Now that consumers are willing to pay more for more sustainable products, there is every incentive for a savvy product marketeer to slap “less plastic” or “climate friendly” on a label hoping it will catch the eye of a consumer looking to do the right thing. Neither of these terms, sadly, mean anything coherent.

Less plastic is great, but it isn’t a powerful statement if you reduced plastic use by 1 gram. There is no context to tell the consumer whether the reduction in plastic was significant or not. “Climate friendly” is another great marketing statement – sounds fantastic – but what does it mean? By whose definition? Let me guess – your company, the one trying to sell me the product labeled “climate friendly” has also determined the threshold for what makes a product “climate friendly”….hmmmm.

What is abundantly clear is that there are tricky incentives operating in this newly segmented market for eco-friendly goods. From an economic perspective, a perfectly competitive market relies on perfect information (a requirement never met in the real world). So, the argument that these segmented markets are not perfectly competitive is absolutely valid (if you haven’t already guessed, no perfectly competitive market has ever been observed in the real world).

What does it all mean for how should I shop?

Despite perfect competition not actually existing, there is some value in understanding which market forces are pulling upon segmented markets as they pull them away from perfect competition. By that, I mean that the more informed consumers are about what are and are not valid credentials, the closer to perfect competition we get. So, in layman’s terms, what that means is: an informed consumer has the opportunity to make better choices.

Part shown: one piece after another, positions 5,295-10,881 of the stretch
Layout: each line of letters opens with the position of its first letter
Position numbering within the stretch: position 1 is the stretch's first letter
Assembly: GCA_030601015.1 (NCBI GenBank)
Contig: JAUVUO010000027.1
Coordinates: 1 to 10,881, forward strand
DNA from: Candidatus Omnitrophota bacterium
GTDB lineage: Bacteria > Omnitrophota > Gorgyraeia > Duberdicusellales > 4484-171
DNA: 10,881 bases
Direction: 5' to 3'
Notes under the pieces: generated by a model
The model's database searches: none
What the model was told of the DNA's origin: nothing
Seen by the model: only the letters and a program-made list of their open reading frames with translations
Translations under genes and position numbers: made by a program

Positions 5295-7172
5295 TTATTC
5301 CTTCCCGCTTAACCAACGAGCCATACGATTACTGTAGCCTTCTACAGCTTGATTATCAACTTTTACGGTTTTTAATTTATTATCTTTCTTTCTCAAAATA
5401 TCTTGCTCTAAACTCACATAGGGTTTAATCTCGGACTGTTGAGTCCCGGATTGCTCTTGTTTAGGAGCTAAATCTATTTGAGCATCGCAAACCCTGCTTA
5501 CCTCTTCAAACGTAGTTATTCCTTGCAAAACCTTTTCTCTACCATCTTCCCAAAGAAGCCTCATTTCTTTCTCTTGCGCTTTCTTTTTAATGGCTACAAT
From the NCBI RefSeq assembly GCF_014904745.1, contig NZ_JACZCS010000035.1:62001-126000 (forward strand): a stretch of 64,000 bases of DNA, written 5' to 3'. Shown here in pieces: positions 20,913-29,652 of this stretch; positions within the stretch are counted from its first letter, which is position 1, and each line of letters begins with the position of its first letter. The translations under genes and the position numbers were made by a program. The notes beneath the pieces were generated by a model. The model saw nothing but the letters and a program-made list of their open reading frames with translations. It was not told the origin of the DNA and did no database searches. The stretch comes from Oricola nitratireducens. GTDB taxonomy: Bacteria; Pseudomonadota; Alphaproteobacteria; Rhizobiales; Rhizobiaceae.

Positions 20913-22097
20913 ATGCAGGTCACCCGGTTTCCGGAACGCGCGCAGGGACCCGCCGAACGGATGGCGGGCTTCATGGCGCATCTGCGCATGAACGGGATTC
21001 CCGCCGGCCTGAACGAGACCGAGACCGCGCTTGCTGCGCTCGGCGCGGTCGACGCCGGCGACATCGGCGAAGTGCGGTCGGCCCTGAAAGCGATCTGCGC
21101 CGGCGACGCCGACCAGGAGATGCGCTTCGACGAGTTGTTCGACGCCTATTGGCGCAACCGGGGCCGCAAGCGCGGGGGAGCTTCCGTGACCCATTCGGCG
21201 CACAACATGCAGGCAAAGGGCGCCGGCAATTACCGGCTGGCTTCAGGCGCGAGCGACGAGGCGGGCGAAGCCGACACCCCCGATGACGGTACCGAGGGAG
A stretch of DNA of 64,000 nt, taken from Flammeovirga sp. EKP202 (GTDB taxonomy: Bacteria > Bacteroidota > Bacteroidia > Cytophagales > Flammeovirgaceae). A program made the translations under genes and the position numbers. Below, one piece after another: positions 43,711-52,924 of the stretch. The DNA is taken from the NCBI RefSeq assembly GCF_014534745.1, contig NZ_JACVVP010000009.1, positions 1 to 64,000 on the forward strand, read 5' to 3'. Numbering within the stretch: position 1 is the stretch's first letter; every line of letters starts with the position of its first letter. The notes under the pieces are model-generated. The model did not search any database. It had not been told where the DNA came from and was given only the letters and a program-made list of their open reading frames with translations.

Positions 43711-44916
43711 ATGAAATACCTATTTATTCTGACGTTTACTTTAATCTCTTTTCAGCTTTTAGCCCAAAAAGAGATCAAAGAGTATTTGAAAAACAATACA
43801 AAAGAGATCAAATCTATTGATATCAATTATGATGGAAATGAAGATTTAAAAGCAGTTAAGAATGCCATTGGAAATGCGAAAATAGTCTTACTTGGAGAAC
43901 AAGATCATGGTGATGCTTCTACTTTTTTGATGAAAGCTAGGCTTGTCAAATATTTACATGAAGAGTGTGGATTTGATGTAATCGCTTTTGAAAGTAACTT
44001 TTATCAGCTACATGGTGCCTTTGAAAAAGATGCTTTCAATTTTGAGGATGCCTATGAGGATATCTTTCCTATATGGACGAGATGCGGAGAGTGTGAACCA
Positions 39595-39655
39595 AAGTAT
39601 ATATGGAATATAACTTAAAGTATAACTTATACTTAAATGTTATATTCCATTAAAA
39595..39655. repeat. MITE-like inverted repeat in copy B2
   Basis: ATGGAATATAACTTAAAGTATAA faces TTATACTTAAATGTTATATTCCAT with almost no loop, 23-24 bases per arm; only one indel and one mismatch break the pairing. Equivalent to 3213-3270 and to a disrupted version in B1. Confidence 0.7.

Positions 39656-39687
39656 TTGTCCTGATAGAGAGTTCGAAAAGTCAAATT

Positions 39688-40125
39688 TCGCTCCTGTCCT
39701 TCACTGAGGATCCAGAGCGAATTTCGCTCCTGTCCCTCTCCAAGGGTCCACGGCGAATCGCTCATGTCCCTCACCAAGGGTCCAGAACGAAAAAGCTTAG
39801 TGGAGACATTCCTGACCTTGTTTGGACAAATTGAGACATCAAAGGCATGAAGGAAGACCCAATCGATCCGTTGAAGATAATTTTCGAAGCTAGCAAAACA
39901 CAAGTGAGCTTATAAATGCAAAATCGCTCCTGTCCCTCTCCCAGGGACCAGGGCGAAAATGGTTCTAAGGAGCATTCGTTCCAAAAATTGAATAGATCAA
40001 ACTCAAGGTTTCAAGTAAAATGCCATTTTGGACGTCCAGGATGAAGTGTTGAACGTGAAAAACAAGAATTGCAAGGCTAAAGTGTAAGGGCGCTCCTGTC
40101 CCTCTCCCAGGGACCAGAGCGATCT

When you are buying eco-friendly goods, think critically about the information the product marketing specialists are putting in front of you. If it is a relative measure, like “reduced CO2” or “less plastic”, take it with a pinch of salt unless you can easily see what the starting and ending points are. Assign more value to third party accreditation, like leaping bunny for avoiding animal cruelty, FSC, Rainforest Alliance, USDA Organic, AB (Agriculture Biologique), B Corp Certification, and more. Ecolabel index provides a great resource for looking up these certifications to understand better against what standards they are measured.

In short, yes, if you want to buy more sustainable products, you are likely to pay a premium. If you have the luxury to do so, check the labels and look for third party certification to ensure that you are paying for actual green credentials, not just clever marketing.

There is a market benefit if we all buy with sustainability in mind – greater demand for sustainable goods will prompt a supply response. What that means is that the more we buy it, the more companies will start selling sustainable products. This increase in supply and competition will, over time, bring the price down.

And, finally, if you have the time and inclination, write to your political representatives and ask them to pursue government policies that address externalities. If the public understands when and where appropriately applied government policy can have beneficial outcomes, we are more likely to benefit from governance.

Further reading:

The many benefits of healthy soil

Economic Externalities

Externalities Wiki

Costs to the NHS and social care due to air pollution

Science Direct Article: Agricultural Specialization


2 Trackbacks and Pingbacks

Leave a Reply

Your email address will not be published. Required fields are marked *

Sign up to our newsletter

Keep up to date with the latest Ecodove news and tips